|Length||25.6 cm||10.0 in||Approx|
|Main rotor ∅||29.5 cm||11.6 in||Approx|
- Constructed with metal and plastic components
- Display stand not included.
JC Wings JCW-72-Mi17-001 – 1/72 Scale Mil Mi-17 LPZS, 1st Training and SAR Sqn, Slovak Air Force
JC Wings diecast model JCW-72-Mi17-001 replicates in 1/72 scale the Mil Mi-17 LPZS, #0826, 1. Výcviková a LPZS letka (1st Training and SAR Sqn), Vzdušné Sily Ozbrojených Síl Slovenskej Republiky (Air Force of the Armed Forces of the Slovak Republic), stationed at Prešov Air Base, Slovakia.
The Mil Mi-17 (NATO reporting name: Hip), known as the Mi-8M series in Russian service, is a Russian and former Soviet military twin-engined transport, gunship and electronic warfare helicopter. Canada operated four Mi-17V5 designated CH-178 in Afghanistan in 2010.
Developed from the Mi-8 airframe with the larger engines, rotors, and transmission, it first flew in 1975, entering service in 1977. It remains in service with approximately 60 countries and is manufactured under licence in China (Mi-171C). The flight crew consists of two pilots and a flight engineer.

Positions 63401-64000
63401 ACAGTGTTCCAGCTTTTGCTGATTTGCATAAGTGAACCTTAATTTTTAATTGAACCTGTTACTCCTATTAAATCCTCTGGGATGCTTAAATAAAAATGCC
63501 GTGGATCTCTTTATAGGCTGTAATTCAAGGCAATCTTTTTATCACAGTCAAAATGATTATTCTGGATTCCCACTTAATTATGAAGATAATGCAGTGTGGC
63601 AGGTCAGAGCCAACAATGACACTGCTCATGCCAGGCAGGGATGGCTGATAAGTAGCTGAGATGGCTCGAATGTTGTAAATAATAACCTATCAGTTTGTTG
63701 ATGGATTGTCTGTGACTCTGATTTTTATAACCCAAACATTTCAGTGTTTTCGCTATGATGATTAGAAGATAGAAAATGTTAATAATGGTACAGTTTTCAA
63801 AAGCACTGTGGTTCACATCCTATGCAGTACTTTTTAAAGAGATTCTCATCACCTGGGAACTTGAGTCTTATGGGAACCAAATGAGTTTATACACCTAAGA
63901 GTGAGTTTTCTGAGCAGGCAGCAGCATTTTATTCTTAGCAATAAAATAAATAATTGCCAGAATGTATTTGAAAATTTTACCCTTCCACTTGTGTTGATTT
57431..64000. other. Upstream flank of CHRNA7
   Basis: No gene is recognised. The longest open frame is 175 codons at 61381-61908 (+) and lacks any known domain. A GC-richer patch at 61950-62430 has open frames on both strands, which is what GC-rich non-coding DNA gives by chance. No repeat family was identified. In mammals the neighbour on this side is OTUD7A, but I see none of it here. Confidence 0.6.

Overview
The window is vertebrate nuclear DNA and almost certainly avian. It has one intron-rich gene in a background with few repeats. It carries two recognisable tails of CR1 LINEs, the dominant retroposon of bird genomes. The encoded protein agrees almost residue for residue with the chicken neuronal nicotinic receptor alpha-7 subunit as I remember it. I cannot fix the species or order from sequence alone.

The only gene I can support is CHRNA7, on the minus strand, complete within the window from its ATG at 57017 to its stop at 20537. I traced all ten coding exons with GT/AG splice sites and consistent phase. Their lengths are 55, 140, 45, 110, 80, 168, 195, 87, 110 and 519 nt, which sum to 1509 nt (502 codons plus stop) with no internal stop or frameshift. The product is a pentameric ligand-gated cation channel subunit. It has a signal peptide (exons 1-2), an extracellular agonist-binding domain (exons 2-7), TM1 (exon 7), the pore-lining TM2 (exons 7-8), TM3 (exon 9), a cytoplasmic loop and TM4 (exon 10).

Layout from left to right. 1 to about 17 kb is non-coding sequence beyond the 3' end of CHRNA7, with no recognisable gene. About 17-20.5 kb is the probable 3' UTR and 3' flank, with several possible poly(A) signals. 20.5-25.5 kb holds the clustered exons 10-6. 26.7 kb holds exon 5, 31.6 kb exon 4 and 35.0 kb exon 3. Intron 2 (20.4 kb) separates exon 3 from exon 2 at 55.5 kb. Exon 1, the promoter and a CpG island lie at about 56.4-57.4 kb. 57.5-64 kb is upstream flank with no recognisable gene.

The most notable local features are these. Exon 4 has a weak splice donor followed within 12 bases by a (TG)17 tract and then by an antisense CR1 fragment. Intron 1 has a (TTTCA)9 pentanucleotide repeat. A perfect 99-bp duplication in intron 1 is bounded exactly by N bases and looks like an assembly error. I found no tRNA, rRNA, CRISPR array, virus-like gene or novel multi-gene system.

Airframe construction is all-metal, mainly aluminium alloy, with a semi-monocoque pod, boom fuselage, a five-bladed main rotor, and a three-bladed tail rotor. Rotor blades are of lightweight alloy with some honeycomb components. Cargo is handled via a rear ramp or clam-shell doors, depending on the variant. The undercarriage is a fixed tricycle type.
The Mi-17 uses two Klimov VK-2500 turboshaft engines mounted side-by-side atop the fuselage, driving a five-bladed main rotor and three-bladed tail rotor. The Mi-17 had a top speed of 280 km/h (170 mph), a cruise speed of 260 km/h (160 mph), a service ceiling of 6,000 m (20,000 ft) and a range of 800 km (500 mi). Able to carry 4,000 kg (8,818 lb) cargo internally or 5,000 kg (11,023 lb) externally slung.
Six hardpoints on outrigger structures can carry up to 1,500 kg (3,307 lb) of stores, including bombs, rockets, guided antitank missiles and gun pods.